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M. Bakri Musa

Seeing Malaysia My Way

My Photo
Location: Morgan Hill, California, United States

Malaysian-born Bakri Musa writes frequently on issues affecting his native land. His essays have appeared in the Far Eastern Economic Review, Asiaweek, International Herald Tribune, Education Quarterly, SIngapore's Straits Times, and The New Straits Times. His commentary has aired on National Public Radio's Marketplace. His regular column Seeing It My Way appears in Malaysiakini. Bakri is also a regular contributor to th eSun (Malaysia). He has previously written "The Malay Dilemma Revisited: Race Dynamics in Modern Malaysia" as well as "Malaysia in the Era of Globalization," "An Education System Worthy of Malaysia," "Seeing Malaysia My Way," and "With Love, From Malaysia." Bakri's day job (and frequently night time too!) is as a surgeon in private practice in Silicon Valley, California. He and his wife Karen live on a ranch in Morgan Hill. This website is updated twice a week on Sundays and Wednesdays at 5 PM California time.

Sunday, July 07, 2019

Excerpt # 24: A Near Tragedy

Excerpt # 24: A Near Tragedy
M. Bakri Musa (ww.bakrimusa.com)

Back to the clinical side, there was one memorable but very embarrassing and potentially tragic episode at GHKL during my brief association with UKM. The son of a “very, very important person” (VVIP) was having minor surgery. Circumcision is normally done as an outpatient and under local anesthesia, except in rare circumstances and with specific medical indications. The surgeon for this patient was my colleague Mahmud.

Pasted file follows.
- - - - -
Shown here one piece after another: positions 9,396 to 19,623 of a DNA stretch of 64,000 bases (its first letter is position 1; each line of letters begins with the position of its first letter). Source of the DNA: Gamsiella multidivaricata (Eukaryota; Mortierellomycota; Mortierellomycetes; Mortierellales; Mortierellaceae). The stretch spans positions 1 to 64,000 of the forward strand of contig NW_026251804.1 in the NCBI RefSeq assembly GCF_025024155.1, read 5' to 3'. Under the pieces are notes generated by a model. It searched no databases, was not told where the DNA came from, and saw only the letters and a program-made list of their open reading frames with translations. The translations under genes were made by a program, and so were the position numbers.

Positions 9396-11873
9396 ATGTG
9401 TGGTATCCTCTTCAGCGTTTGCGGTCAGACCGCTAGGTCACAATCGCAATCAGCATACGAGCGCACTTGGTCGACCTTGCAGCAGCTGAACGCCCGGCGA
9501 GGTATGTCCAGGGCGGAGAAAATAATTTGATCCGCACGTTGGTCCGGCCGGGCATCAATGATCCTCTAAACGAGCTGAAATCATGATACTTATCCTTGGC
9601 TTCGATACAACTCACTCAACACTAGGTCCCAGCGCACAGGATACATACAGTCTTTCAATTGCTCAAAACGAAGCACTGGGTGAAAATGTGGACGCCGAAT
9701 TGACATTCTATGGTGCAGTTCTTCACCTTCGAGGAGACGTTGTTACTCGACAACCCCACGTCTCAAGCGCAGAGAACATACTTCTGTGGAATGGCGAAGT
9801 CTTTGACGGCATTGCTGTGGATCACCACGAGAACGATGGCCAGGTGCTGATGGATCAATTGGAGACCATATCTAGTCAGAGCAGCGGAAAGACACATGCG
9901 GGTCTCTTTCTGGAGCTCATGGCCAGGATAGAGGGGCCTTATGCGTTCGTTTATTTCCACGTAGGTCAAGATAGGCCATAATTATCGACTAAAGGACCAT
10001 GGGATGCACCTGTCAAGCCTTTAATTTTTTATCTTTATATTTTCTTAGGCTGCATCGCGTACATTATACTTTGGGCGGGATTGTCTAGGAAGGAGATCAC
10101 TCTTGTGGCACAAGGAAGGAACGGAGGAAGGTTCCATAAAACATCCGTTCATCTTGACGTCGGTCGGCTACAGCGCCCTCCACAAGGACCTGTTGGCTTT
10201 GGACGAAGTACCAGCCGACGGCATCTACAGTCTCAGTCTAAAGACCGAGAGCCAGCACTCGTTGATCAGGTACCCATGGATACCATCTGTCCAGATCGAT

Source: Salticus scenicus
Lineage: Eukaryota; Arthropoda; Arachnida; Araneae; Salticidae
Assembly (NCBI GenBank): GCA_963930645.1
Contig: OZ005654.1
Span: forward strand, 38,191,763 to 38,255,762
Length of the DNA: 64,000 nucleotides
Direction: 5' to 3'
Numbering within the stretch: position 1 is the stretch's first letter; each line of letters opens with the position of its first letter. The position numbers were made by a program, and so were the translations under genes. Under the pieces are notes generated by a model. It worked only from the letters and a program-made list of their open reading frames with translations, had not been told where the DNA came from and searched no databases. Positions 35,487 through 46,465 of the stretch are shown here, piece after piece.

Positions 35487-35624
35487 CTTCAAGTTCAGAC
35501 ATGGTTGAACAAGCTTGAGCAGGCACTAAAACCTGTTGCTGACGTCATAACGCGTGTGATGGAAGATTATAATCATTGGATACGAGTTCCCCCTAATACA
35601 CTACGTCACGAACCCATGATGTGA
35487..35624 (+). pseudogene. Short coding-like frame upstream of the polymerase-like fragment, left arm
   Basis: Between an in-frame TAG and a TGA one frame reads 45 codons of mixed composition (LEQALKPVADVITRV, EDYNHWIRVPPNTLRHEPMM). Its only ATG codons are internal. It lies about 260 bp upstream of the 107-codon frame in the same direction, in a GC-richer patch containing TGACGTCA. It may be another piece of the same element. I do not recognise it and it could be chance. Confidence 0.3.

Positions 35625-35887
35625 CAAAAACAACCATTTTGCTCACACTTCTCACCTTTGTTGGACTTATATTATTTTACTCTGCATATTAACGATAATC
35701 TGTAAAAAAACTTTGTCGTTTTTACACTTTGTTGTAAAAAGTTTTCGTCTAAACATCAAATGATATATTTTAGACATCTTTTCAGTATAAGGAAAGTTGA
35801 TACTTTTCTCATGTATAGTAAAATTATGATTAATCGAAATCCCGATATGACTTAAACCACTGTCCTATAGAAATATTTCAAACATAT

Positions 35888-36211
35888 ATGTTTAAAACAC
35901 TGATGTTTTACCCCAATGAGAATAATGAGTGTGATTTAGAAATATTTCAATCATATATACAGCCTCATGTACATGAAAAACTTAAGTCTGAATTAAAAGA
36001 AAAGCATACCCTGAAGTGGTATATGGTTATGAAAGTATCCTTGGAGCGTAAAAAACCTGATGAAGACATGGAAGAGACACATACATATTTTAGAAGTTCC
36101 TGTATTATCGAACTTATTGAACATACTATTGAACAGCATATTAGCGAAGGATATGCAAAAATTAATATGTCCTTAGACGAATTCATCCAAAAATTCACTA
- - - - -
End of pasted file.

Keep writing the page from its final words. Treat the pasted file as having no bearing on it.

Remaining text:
A few days before the surgery, Mahmud confided in me his anxiety about the anesthesiologist who would be doing the case as it would be done under general anesthesia. That was unusual in itself. UKM had two academic anesthesiologists, one young and very competent whom I called with great fondness as Little Ahmad. He was not to be confused with another anesthesiologist, Dr. “Big” Ahmad, who was in the government service. The other UKM anesthesiologist was much older and by now consumed with his administrative chores at the dean’s office. He had been away from clinical medicine for some years. This senior academic anesthesiologist decided that he would do this case.

            Both Mahmud and I were aware of the ultra-sensitive nature of the dilemma. To be prepared, I arranged for young Ahmad to be on standby outside the operating room for that morning, ready to take over regardless of what feathers we would ruffle. Patient safety was our top and only priority.